Contrary to popular belief, it’s not at all that easy to pin down the exact divorce rate in the United States. Although many people would have you believe that as much as 50 percent of marriages end in separation, the actual percentage is much lower. In fact, the results of a study published in the New York Times in 2014 show that the number of divorces peaked in 70s and 80s, and has been in decline ever since.
However, this isn’t exactly true for all age groups. Although the overall divorce rate has been in decline, it’s actually on the rise among the Boomer generation, or couples over 50-years-old. These divorces are so common that the phenomenon has been referred to as “gray divorce.”
But how is this divorce trend different from other types of separations?
Gray Divorces are More Expensive
Younger couples have more time and leeway to recover from the financial damage of a divorce. After 50, it’s much harder to recover from the financial impact of a legal separation. As a result, couples who divorce later in life are at a financial disadvantage and at a higher risk of falling into poverty.
Women are Especially Vulnerable to Financial Difficulty After a Gray Divorce
Statistically, women over 50 are more likely to have taken time off from work, or work as stay-at-home-moms, compared to men who are more likely to be employed. This places men in a better position to weather the instability during and after the divorce proceedings.
One study reports that more than 27 percent of gray divorced women face poverty, compared to 11 percent of men in the same age bracket.
How Women Can Protect Themselves in These Cases
If you’re an older adult facing this problem, there are a number of things you can do to protect yourself during and after a gray divorce.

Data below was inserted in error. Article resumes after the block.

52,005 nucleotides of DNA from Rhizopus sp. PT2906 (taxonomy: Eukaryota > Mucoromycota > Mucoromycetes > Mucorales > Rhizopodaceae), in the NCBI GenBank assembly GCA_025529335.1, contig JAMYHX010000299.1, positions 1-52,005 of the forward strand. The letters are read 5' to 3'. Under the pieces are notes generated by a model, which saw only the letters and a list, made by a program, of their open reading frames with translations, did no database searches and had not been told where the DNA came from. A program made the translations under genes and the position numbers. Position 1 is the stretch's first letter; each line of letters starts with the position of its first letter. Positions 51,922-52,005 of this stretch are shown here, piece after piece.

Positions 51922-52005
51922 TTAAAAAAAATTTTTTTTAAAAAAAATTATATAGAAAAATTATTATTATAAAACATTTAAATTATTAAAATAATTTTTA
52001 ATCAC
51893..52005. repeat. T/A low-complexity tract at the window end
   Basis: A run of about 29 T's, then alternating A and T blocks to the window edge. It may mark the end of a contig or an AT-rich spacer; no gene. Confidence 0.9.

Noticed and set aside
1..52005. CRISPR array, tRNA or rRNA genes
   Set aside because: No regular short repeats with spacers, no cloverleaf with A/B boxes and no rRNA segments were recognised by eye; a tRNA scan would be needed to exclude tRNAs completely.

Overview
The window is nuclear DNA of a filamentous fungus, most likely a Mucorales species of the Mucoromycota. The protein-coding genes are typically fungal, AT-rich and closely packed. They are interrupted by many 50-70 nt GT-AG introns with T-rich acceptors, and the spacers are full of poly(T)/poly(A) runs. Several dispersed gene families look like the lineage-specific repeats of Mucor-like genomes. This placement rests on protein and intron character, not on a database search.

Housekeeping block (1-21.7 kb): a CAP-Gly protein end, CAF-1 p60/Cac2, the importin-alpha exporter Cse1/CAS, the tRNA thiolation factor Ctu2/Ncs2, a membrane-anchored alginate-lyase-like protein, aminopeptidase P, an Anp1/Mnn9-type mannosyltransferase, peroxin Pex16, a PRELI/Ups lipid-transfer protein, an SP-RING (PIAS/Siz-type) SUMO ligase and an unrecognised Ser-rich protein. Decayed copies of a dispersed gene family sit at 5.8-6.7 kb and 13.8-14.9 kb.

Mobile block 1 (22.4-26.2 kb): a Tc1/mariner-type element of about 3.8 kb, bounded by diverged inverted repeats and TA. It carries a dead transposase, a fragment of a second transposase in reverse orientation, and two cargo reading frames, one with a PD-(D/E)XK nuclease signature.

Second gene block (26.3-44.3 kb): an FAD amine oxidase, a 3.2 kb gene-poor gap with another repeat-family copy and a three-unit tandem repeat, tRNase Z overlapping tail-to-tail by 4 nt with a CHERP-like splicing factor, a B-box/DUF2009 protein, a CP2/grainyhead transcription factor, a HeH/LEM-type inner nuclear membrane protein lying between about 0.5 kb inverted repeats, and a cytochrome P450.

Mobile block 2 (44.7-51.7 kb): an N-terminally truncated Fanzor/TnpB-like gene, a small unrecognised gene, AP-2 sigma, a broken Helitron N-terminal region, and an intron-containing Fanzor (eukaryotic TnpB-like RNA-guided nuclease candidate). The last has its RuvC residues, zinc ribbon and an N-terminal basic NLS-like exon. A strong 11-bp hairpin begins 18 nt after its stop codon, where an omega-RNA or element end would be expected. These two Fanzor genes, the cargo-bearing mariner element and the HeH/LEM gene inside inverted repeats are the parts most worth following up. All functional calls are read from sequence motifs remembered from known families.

- Maintain a separate savings account and credit line – Women are especially advised to set aside money their partners can’t access, a savings account for example;
- Diversify your insurance policies – Many people understand the need for health insurance, but in your 50s, it would be wise to diversify your policies and include life, property, disability, and long-term insurance;
- Check where you are with your retirement fund – Although women have longer retirement periods and cost more than men’s, women on average have lower retirement funds. Pay attention to your financial security and make the appropriate corrections when you see red flags;
- Know your Social Security rights – Women who have been married for 10 years or more and are currently divorced can claim Social Security Benefits. However, the amount depends on their ex-spouse’s earning records;
- Be ready to make a lifestyle change – One factor that causes women to fall into poverty after a divorce in their 50s is the inability to make a lifestyle change. If your income was severely affected after a divorce, you need to learn to live within your means, pay off any outstanding debt, and maximize your savings.
If you or a loved one is going through a gray divorce, we are available to offer a consult at the Lyttle Law Firm. Call us today at 512.215.5225 to schedule a consultation.